Everyone could use some quality break time. Due to the COVID-19 pandemic, many people are working from home. On the plus side, remote work guarantees zero commute and easy access to the pantry for snacks. However, it also means you’re logged on for a longer time and not enjoying the breaks you used to have at the office.
Before COVID, walks to your office’s water station, coffee breaks with your colleagues or chats with the HR about the best mind bending movies on Netflix are no longer part of your 9-to-5. At home, it’s all about Zoom meetings and emails combined with caring for the kids while calling a service for your HVAC.With work and home combined, it’s almost impossible to take a good break.
The Reality of Breaks at Home
There are two ways breaks at home can go. On the other side of the spectrum, most people eat a quick lunch, scarfing down a salad or a sandwich before going online for their next video call. A 1-hour break doesn’t seem reasonable, especially if you have the kids to mind, too. A power walk around the block for 15 minutes is already a luxury.
On the other hand, some people prioritize their breaks too much. Some people go off the rail, taking a 10-minute break and stretching it into a two-hour story of Buzzfeed quizzes, YouTube videos and online shopping. By noon, they end up waving the white flag and putting off their job for the next day.
Cuddling with your dog or stopping to stare out of the window can feel guilt-inducing, lazy, or logistically impossible. Done right, however, breaks can recharge your batteries, make you more productive, boost your focus and increase your happiness.
So how should you do your breaks? Should you scroll through Instagram, do some burpees or meditate?
Here are ways you can make them count.
Take a Break that Feels Different from Your Work
For most people, a break from staring at their computers means staring at their phones. Watching YouTube videos or scrolling through social media is fun but you’re not giving your eyes a break.
Instead, do something completely different from your work, which means an activity with no screen time. Move your body; go outside and walk. You don’t have to make a big production to take some quality breaks. Even if it’s a simple cuddle with your pet, a screen break can make a difference.
Take A Responsible Break
If your breaks often go off the rails, take breaks that keep you in your work mindset. These breaks should be productive. For example, check off something from your to-do list like washing the dishes or folding your laundry. It feels like you’re finishing some tasks, even if it’s not as big as the looming deadline you’re dreading.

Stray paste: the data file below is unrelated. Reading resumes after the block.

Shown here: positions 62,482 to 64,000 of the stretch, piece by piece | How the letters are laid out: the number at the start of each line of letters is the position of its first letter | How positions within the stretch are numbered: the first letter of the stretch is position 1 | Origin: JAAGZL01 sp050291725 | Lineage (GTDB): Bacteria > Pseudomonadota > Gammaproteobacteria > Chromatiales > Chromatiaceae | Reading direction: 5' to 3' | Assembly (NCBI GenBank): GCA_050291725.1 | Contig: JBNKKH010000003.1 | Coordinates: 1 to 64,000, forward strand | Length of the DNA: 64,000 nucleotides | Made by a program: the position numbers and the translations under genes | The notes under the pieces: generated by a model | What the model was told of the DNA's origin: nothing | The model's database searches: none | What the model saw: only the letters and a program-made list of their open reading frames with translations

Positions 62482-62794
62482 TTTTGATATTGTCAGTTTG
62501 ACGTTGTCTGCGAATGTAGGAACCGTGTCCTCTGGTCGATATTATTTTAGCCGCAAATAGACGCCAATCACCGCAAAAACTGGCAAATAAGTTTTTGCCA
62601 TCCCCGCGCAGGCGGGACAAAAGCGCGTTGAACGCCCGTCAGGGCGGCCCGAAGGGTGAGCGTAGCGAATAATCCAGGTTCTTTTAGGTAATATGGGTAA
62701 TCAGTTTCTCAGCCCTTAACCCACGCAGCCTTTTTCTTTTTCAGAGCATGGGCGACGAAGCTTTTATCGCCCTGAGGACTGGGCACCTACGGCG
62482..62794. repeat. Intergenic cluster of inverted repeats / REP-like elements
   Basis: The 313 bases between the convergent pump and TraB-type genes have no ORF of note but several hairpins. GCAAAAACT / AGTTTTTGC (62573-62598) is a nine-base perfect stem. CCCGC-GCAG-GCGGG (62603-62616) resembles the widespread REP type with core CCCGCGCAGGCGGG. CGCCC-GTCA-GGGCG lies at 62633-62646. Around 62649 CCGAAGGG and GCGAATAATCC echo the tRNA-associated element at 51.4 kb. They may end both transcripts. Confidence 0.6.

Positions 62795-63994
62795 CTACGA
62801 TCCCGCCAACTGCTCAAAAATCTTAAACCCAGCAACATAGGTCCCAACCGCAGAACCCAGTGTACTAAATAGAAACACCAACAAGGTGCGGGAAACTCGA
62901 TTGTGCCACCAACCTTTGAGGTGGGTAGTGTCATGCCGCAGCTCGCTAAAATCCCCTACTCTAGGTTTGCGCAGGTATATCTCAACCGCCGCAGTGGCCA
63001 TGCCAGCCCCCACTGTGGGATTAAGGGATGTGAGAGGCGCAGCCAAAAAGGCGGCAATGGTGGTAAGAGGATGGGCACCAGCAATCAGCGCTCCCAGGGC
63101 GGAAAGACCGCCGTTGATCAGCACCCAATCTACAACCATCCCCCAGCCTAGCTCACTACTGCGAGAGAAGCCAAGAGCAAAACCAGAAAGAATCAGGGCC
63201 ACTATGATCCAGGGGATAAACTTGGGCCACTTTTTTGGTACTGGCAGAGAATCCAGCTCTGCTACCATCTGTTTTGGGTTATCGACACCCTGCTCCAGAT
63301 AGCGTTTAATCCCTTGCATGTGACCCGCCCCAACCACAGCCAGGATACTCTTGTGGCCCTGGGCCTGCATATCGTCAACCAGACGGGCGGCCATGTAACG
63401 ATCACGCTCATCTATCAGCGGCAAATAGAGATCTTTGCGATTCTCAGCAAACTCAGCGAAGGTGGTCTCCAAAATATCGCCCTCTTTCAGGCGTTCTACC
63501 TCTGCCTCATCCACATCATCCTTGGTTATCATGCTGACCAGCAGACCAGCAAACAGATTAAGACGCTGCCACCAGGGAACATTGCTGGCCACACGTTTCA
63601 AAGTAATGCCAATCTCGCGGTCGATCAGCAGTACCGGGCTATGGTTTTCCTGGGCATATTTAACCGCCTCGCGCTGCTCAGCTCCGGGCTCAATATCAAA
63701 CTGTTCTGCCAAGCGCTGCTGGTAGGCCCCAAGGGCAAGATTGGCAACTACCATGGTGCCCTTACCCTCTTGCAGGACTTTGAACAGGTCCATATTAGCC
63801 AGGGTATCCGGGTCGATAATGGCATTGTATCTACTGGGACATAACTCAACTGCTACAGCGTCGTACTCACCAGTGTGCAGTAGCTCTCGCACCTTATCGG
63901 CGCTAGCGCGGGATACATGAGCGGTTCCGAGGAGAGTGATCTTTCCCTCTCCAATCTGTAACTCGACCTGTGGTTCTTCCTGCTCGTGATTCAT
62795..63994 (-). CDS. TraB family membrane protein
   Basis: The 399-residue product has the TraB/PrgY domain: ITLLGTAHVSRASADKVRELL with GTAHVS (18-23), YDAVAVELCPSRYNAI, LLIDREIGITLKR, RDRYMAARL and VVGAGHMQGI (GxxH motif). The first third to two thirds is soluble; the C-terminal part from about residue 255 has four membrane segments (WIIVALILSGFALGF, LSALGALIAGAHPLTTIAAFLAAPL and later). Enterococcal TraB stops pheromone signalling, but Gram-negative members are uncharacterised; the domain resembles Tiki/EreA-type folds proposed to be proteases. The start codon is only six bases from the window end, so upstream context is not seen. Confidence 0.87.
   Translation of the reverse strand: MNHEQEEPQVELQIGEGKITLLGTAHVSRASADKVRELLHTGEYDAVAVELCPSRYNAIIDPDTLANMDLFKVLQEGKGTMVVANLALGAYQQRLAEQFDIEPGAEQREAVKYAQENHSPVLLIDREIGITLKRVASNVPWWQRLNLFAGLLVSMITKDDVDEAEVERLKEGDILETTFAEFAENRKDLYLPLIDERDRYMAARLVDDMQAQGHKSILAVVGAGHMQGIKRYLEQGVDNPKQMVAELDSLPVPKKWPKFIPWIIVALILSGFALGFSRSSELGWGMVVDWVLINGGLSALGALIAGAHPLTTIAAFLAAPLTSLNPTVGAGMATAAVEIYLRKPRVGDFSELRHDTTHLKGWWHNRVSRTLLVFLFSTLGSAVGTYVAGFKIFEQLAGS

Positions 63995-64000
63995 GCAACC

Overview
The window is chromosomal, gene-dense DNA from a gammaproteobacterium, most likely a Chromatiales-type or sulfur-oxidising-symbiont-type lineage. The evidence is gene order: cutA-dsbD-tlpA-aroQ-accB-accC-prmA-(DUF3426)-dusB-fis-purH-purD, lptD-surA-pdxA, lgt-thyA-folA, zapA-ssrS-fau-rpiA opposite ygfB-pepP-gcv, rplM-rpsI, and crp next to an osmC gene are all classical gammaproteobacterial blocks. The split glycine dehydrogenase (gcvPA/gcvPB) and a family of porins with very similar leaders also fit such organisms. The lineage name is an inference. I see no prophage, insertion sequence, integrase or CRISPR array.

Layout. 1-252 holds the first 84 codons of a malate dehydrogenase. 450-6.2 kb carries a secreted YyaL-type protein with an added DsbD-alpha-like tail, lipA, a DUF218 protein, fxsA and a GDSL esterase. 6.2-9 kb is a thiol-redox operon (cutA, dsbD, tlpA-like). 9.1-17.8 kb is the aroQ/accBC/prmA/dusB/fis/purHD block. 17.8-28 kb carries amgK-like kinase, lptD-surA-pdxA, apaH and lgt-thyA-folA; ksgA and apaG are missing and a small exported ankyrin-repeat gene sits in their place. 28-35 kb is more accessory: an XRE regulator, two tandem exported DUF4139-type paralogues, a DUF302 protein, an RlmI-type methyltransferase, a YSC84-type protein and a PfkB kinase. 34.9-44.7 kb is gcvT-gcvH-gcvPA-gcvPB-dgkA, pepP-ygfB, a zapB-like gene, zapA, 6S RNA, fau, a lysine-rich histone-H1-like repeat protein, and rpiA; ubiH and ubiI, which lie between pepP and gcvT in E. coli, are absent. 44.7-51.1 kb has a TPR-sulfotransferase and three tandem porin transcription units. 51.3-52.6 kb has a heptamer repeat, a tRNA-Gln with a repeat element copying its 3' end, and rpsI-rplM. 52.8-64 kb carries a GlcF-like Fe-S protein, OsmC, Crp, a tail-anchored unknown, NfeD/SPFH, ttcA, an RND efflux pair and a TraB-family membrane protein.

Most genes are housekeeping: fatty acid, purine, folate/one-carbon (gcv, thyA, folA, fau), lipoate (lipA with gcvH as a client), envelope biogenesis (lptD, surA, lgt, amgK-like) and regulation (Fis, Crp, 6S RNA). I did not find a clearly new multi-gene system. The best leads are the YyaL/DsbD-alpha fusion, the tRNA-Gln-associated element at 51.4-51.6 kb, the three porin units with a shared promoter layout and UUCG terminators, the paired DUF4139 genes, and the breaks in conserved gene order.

When you do chores to ‘avoid’ work, this is called productive procrastination, but these to-do list tasks are perfect for taking a break. Productive tasks that don’t require too much thinking offers a good contrast to your work.
Trade the Mid-Afternoon Break for a Morning Break
Once 3 PM arrives (aka the mid-afternoon slump), most people go to their pantry or fridge for food or just watch YouTube videos. A study from the Journal of Applied Psychology, however, reported that morning breaks are more productive. Mid-afternoon breaks are too late; you’re already tired by 3 PM and are only good for de-cluttering out your inboxes or repetitive administrative tasks.
In the morning, however, you can still regain your 9 AM focus after a rejuvenating break. Many people have better focus in the morning, so extend your productivity by taking a break at around 10 or 11.
Avoid Breaking the Flow
As great as breaks are, you can still work when needed. If your ideas are flowing faster than before, your work is doing itself or you’re so absorbed with your work, keep going. Don’t just take a break just because you think you should.
Sometimes, a break can break your mojo. So if you’re being incredibly productive, you don’t have to step on the brakes.
But When You Have to Rest, Rest Like You Mean It
Once you finish your work, rest like you mean it. If your work keeps you tethered to your computer, leave the work behind for the weekend. Use your weekends and evenings to temporarily forget your to-do list and just rest. Get away from work and spend time with your loved ones. Or do some hobbies. Just get away from work. You deserve it.